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Campaigning priest calls on Secretary of State to intervene as time runs out for abuse victims

Billy McConville (50) son of IRA murder victim Jean McConville, who has been diagnosed with terminal cancer, has called for urgent help for victims of Church and State child abuse. Picture by Hugh Russell.

A PRIEST who led the funeral of murdered widow Jean McConville, has called on the Secretary of State to intervene and implement a redress scheme for victims of institutional abuse, before her terminally ill son loses his battle against cancer.

Billy McConville, this week called on politicians to get back to work and implement the recommendations of the Historical Institutional Abuse Inquiry, which concluded in January.

Sir Anthony Hart, who chaired the inquiry, recommended an official apology and compensation of up to £100,000 for victims.

However, the collapse of the devolved institutions means victims have been left in limbo.

Mr McConville (50) who has just weeks to live, gave evidence to the inquiry about abuse suffered during his time in numerous Catholic Church run children's homes after he was taken into care following the abduction and murder of his mother, a widow with 10 children, in December 1972.

"Victims have been let down again and again. Finally I thought we had something to live for and look forward to but now all I have to look forward to is a coffin", he told the Irish News.

With the chance of a political settlement before the autumn now unlikely, Fr Paddy McCafferty, who has campaigned on behalf of child victims of Church sex abuse, said James Brokenshire must now do all in his power to "right this terrible wrong".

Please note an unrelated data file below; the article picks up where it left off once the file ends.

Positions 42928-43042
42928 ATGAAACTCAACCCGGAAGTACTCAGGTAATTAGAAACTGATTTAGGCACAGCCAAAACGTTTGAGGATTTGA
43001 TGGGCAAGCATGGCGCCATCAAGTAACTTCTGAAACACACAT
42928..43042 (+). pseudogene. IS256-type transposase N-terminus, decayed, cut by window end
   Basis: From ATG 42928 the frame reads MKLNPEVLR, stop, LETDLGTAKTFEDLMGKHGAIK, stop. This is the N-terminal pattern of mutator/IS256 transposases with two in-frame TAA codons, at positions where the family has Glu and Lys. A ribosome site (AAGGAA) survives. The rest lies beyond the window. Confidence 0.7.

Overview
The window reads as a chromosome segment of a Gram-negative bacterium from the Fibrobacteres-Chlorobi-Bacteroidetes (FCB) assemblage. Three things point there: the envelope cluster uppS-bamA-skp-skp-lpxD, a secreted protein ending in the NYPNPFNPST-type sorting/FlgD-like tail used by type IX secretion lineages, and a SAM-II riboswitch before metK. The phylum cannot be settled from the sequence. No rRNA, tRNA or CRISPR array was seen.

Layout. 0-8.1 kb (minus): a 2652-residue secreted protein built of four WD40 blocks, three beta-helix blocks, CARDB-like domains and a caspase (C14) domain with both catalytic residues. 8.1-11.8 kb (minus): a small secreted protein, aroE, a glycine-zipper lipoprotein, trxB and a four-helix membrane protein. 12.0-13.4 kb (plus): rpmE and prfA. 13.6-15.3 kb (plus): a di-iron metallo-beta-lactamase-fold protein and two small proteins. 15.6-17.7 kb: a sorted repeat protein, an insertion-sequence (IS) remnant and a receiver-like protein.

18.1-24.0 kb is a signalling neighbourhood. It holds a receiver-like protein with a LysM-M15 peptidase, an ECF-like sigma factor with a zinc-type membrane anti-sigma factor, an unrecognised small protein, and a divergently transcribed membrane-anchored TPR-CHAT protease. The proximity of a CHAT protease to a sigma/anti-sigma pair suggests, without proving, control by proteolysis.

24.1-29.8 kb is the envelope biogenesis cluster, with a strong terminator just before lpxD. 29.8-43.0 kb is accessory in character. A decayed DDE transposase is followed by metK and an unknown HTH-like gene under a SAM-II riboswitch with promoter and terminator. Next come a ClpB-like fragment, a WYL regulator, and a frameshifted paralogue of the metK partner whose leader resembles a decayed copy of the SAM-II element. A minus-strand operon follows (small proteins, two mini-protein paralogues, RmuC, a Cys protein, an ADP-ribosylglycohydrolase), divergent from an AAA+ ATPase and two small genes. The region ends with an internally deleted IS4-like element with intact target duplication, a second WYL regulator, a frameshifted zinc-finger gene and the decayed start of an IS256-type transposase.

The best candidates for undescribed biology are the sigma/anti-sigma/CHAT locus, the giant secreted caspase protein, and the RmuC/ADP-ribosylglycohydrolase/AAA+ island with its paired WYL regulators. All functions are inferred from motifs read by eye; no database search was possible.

Fr McCaffrey, who was himself abused during his time as a trainee priest, has been involved with the families of the Disappeared for around 18 years.

"I first met the McConville family in around 2003 and they told me their heartbreaking story", he said.

"We don't know how long Billy has, it's probably too late for him, but his situation underlies how urgent a situation this is for people who have been left in pain and desperate suffering without any alleviation of that.

"Justice needs to be seen and heard and, while I'm no expert, the Secretary of State needs to exercise whatever power he has urgently to end this awful chapter in their lives, end this awful chapter in the history of Ireland.

"Billy has been very brave, open and frank about his situation, he knows the score, but if he knew this was going to be addressed it might give him some peace to leave this world,", he said.

"Billy and his brothers and sisters should have been shown love and compassion, poor traumatised children, their world upended and instead they were subjected to brutality and abuse.

"I know in my heart where Billy is going he will fully comforted for his sacrifice.

"If anyone deserves the fullness of what to come it is him it is Billy McConville, and likewise all like him.

"But before he goes to that next place he deserves to know that this has been addressed once and for all", Fr McCaffrey added.

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